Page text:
Life and Gravestones

 

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Laurie Buchanan’s post this week (http://tuesdayswithlaurie.com/2018/11/27/in-between/ ) prompted me with some thoughts that often float through my mind.

 My daughter and I have visited many old cemeteries searching for markers of ancestors. The dates on the stones may be in the 1800s, 1700s, or 1600s.

It is somewhat daunting to remember that every single person in the cemetery had a life of joys and sorrows—joys and sorrows like the ones we have faced, or are still part of our lives.

Sometimes we get so caught up in our own events, we forget all those people whose names are on those stones lived a life like us. They had children and grandchildren, mothers and fathers, grandmothers and grandfathers. They had people who brought them sadness and laughter. Some were comics, others too serious, some were optimistic, others pessimistic. Some traveled to many places in the world, and some lived their lives in one small town or village.

Whatever or wherever they went in life they knew the same sorrows and joys, tears and laughter that we have in our lives. Hopefully, when someone studies our gravestone a hundred years from now, that person will remember that we laughed and cried today.

The answer to Laurie’s question this week:  Life has gifted me with people and places and opportunities I would not have dreamed possible. I have had sadness, but it hasn’t overwhelmed the joys which God has given me in my family and the people He brought into my life.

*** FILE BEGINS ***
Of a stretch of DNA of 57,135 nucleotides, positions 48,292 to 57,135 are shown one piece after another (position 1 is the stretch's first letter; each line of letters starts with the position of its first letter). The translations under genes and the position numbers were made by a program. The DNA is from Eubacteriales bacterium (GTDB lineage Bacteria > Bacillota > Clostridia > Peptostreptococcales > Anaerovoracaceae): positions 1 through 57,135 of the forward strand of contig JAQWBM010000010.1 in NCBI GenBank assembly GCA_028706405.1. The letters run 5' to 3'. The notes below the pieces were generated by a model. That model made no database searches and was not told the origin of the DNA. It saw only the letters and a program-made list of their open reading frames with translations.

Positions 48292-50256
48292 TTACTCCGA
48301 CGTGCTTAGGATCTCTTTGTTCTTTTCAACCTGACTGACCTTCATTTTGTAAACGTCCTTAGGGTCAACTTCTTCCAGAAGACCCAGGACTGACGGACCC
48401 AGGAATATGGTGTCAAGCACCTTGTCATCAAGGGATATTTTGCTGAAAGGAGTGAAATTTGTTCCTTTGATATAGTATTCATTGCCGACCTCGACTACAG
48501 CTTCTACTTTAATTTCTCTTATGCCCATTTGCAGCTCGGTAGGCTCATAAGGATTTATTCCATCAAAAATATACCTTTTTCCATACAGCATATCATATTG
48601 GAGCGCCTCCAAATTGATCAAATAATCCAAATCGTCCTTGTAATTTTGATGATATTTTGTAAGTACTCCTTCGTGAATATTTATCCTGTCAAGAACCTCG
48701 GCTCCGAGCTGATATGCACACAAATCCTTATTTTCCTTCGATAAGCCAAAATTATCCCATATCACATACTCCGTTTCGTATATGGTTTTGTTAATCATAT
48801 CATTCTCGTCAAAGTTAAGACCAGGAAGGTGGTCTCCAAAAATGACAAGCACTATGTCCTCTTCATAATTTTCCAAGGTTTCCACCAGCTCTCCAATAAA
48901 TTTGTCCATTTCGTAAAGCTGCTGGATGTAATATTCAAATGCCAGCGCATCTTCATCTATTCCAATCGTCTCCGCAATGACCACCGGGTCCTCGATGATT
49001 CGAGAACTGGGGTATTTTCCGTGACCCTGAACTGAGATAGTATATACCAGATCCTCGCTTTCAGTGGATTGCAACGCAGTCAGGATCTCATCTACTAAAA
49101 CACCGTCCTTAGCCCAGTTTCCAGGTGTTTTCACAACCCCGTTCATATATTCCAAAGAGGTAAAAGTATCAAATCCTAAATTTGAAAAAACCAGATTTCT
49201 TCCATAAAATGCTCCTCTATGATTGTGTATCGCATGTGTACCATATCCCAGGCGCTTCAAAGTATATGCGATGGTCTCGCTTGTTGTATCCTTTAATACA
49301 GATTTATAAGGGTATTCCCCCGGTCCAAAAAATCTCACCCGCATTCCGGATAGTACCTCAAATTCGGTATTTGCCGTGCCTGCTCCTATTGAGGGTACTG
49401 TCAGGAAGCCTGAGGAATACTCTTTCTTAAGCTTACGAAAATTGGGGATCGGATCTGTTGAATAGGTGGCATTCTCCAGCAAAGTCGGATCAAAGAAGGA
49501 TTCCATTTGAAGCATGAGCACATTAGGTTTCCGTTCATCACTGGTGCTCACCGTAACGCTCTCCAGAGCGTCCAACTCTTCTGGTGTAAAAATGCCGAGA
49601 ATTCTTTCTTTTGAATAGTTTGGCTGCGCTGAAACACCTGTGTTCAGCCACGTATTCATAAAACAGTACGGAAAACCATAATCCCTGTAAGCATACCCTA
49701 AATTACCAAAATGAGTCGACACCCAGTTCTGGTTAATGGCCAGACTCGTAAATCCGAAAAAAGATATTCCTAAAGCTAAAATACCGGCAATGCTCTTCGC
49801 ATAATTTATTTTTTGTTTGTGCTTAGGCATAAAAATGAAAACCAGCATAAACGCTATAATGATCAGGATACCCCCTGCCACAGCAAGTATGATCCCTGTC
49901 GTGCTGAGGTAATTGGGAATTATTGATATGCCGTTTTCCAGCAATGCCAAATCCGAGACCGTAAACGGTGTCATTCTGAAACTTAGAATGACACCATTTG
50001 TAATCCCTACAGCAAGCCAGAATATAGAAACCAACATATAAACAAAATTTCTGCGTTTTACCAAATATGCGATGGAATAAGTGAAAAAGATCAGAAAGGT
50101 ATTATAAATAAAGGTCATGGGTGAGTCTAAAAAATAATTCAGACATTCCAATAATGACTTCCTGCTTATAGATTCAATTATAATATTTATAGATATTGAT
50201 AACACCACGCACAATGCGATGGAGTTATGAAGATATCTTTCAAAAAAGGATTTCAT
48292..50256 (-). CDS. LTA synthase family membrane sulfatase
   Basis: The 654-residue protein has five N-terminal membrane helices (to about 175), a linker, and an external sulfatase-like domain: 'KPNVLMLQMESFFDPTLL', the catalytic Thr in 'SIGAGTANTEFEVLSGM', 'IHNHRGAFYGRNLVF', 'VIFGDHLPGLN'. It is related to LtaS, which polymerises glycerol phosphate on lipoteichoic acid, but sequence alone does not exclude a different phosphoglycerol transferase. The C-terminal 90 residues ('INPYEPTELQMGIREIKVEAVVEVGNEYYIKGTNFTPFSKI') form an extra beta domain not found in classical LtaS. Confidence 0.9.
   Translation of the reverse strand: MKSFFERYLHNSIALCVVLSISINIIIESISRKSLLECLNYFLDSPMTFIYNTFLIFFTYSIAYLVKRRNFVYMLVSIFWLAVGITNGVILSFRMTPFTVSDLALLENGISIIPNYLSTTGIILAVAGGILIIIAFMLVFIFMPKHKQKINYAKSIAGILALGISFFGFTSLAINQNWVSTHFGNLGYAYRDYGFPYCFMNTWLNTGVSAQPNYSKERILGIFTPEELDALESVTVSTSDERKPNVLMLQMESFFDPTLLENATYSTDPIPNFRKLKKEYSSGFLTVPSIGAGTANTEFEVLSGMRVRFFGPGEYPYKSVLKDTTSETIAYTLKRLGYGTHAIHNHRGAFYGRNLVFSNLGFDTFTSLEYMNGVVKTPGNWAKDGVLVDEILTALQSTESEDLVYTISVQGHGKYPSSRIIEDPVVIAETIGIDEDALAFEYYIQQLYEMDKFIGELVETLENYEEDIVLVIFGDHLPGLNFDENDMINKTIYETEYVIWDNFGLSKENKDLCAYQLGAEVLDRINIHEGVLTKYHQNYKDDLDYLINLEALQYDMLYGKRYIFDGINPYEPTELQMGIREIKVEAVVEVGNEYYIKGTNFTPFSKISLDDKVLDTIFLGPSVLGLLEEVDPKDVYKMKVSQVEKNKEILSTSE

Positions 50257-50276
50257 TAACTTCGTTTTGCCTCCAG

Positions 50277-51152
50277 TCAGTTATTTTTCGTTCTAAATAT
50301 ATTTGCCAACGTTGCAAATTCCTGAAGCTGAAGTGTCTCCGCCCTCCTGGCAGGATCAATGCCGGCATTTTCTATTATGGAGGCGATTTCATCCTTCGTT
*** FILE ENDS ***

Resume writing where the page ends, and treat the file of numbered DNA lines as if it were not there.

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A LETTER TO A GRANDSON

This is from a letter written by my husband. It is my Valentine gift to you.

Thursday, August 31, 2006

My Dear Grandson,

You were born on the 28th of August 2006, just three days ago. You will not read or understand what I am writing for a good number of years. And by the time you read this, I will be buried, having lived a good, rich exciting and satisfying life.

What can I possibly write at this time that will make any sense to you as you begin to read? What would I most want you to understand, realize, inherit, or discover? I have no profound wisdom, though I’ve enjoyed learning all my life.

I also hope that perhaps you will be able some day to read some of my journals, poetry, and essays. I have written much, published little, and never had the discipline to write a book.

I want you to know how important love is in our lives, your life. Know without question that you are loved even before birth. Your parents, my son and his lovely, intelligent, creative wife, your mother, loves you more deeply than can be expressed in these words. And as an old popular song sung by Nat King Cole many years ago, “The Greatest thing you’ll every learn, is just to love and be loved in return.”

So, to love and be fully, unconditionally, continually without having to constantly earn that love, is about as wise as I can because that has been the experience of your father’s parents.

At another time he wrote:

(Parenthetical thoughts)
Monday, February 21, 2011
(I just took a writing break and sat in the other room leafing through some of my writing from past Februaries in the South. I’ve decided to take up brick making. I’ll imprint my words on bricks, fire them, and then bury them in abandoned blue stone quarries and let them be discovered some later centuries by anthropologists seeking evidence of our decline as a world power.)